All human beings bear the image of God. All human beings have been created in the image of God.

But I want to close with this thought. There is one person who breaks this mold. There is one person who wasn’t created in the image of God. Who is that person? His name is Jesus.

Jesus wasn’t created in the image of God because he IS the image of God.

The apostle Paul writes these words in Colossians.

Colossians 1:15
15 He [i.e., Jesus] IS the image of the invisible God (emphasis added).

Jesus doesn’t merely bear the image of God. He IS the image of God. And he came into this world to rescue us from ourselves. He came to rescue us from our sin and from our alienation from God.

Our sin had separated us from God, and he made “peace [with God] by the blood of his cross” (Colossians 1:20).

And now, those who have trusted in Christ are being transformed day-by-day into the image of the Son “from one degree of glory to another” (2 Corinthians 3:18).

So, remember this. We’re all created in the image of God, and we’re being daily transformed into greater and greater likeness to the Son of God.

If you haven’t done so already, find a Bible-believing and Bible-preaching church and join that church. Hitch your wagon to the other members of that church so you can join them in this wonderful journey of being transformed together more and more into the image of God.

Image of God (Part 2)

As we’ve previously argued, every human being bears the image of God. But what does that mean? What is the function of the image of God in the everyday lives of men and women? Let me suggest two:—dominion and dignity.

Dominion is easiest to see from Genesis 1 since the word is explicitly stated in the text.

Genesis 1:26b

26b And let them have dominion over the fish of the sea and over the birds of the heavens and over the livestock and over all the earth and over every creeping thing that creeps on the earth (emphasis added).

To have dominion means to rule over something or to exercise authority over something. Notice how broad is the scope of mankind’s dominion.

Mankind has dominion over the creatures in the water, over the creatures in the air, and over the creature on the land. That pretty much covers every type of creature.

Unfortunately, some have taken their God-given dominion and used it in nefarious ways, but dominion doesn’t imply that we can be careless with God’s creation. After all, we do need to remember that this is God’s creation—not ours! We are merely stewards of God’s creation.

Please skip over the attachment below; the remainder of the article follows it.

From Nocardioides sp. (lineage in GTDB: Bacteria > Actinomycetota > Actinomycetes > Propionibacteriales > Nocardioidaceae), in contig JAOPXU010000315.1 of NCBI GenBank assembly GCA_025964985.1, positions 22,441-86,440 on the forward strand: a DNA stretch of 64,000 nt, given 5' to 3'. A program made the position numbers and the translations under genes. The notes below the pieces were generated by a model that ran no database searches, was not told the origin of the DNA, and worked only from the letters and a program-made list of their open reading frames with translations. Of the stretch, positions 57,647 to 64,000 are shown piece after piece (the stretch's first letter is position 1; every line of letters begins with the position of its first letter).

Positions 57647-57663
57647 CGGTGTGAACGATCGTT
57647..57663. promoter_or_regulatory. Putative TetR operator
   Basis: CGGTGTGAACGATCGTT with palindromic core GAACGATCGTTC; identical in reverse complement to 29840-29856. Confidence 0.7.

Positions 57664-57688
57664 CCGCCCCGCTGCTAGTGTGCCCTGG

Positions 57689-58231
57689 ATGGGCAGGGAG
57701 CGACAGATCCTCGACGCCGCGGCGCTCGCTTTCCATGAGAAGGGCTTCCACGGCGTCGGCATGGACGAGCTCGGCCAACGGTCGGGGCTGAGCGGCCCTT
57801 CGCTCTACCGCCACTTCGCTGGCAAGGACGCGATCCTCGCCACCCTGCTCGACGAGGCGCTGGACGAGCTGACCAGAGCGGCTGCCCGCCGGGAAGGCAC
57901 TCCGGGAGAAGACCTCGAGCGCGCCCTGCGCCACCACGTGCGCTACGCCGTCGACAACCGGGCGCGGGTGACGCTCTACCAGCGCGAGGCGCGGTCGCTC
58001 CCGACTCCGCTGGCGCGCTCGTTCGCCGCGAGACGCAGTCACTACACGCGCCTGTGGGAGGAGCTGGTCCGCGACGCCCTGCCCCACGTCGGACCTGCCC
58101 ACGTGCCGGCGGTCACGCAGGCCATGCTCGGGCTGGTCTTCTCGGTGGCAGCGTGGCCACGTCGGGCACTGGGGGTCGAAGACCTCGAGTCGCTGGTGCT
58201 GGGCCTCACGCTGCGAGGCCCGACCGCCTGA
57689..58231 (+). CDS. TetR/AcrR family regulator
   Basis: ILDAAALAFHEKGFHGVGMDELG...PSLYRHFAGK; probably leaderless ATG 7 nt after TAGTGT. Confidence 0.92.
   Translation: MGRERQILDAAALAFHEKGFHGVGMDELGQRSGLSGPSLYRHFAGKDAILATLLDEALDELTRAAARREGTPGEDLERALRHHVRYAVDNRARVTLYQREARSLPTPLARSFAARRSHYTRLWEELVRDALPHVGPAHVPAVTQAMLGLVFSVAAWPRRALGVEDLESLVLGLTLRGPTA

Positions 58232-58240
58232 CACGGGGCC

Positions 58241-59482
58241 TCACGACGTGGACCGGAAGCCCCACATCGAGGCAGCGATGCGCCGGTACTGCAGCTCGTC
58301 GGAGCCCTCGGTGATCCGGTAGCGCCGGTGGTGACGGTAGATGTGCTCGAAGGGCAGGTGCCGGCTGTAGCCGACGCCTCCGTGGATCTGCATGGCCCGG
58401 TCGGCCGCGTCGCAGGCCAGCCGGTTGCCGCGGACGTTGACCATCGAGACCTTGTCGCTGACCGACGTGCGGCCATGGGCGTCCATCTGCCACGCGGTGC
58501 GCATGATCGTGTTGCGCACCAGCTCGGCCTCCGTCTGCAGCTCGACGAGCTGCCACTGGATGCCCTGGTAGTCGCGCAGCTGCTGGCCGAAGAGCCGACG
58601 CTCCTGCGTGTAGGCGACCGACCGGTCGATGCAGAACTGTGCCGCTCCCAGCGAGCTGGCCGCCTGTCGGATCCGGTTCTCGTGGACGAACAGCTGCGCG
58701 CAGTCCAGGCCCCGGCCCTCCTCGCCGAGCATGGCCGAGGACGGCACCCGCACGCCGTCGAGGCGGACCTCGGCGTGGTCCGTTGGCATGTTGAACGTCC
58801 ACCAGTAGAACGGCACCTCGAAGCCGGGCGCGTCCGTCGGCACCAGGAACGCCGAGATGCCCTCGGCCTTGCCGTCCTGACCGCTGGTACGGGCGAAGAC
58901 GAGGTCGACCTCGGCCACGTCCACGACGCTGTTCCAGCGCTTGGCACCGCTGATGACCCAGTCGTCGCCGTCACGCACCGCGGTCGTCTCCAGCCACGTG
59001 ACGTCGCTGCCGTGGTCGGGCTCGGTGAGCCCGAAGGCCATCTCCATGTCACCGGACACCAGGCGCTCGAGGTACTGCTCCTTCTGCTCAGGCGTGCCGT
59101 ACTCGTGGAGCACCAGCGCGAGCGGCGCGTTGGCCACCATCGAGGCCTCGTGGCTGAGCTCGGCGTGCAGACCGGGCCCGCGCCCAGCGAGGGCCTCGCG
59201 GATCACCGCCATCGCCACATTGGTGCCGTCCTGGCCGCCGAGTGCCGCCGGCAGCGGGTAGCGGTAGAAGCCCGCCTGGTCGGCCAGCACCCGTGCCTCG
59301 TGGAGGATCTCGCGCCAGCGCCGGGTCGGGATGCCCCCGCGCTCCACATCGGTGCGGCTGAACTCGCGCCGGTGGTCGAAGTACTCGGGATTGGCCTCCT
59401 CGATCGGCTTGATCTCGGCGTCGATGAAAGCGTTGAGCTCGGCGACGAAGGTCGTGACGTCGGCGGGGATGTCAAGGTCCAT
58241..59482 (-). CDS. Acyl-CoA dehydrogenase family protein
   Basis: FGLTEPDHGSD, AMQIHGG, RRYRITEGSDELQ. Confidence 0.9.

In being given dominion, we’re acting with authority as God’s stewards over his creation. So, for example. is it ok to go and kill an animal to provide food to eat? Yes, of course, it is. One may choose to eat vegan, but that’s not a requirement of bearing the image of God.

On the other hand, is it ok to hunt a species to the point of extinction? No, in doing so, we wouldn’t be exercising a proper dominion over God’s creation.

Or consider this scenario. What if we have to make a choice between killing an animal or killing a human being? What if we’re facing a moral dilemma?

Some of you may remember the incident with Harambe—a western lowland gorilla in the Cincinnati zoo—that happened a couple of years ago.

A three-year-old boy had somehow gotten into the gorilla enclosure, and Harambe, the gorilla, grabbed the boy and started dragging him around the enclosure. The zookeeper had to make a quick and devastating decision. He chose to shoot and kill the gorilla so that the boy could be saved.

It was all a very tragic event, and we won’t even get into the discussion about whether animal enclosures like zoos are good or about the boy’s parents and their complicity in allowing the boy to get that close to the enclosure.

It was a sad thing to have to shoot the gorilla, but it was the right call. The boy, not the gorilla, is created in the image of God. That means that the boy has more worth than the gorilla.

Of course, that doesn’t mean that it’s OK to hunt gorillas for sport and put their heads on your mantles, but human beings have more inherent worth than other parts of God’s creation. Human beings are created in the image of God.

It always strikes me as strange when some “well-meaning” person has conflicting bumper stickers on their car—one championing the need to save the spotted owl, and the other championing a woman’s right to choose to have an abortion.

Without a doubt, we ought to exercise a stewardship over God’s creation to save as many animals that are nearing extinction as we can, but the baby inside the woman’s belly is just that—a human baby—a human person. And as such, that baby has worth and dignity.

A couple of years ago, the singer Beyoncé posted on social media that she was having twins and that she had “three hearts inside her.” Her post instantly became one of the most “liked” posts in history. Millions of people “liked” her post.

Yet, many of those same millions—including Beyoncé herself—advocate for a woman’s right to kill the baby in the womb. We can’t have it both ways.

We can’t celebrate the baby simply because it’s wanted. What’s in the womb is either a human being with human personhood or it’s not. We can’t have it both ways.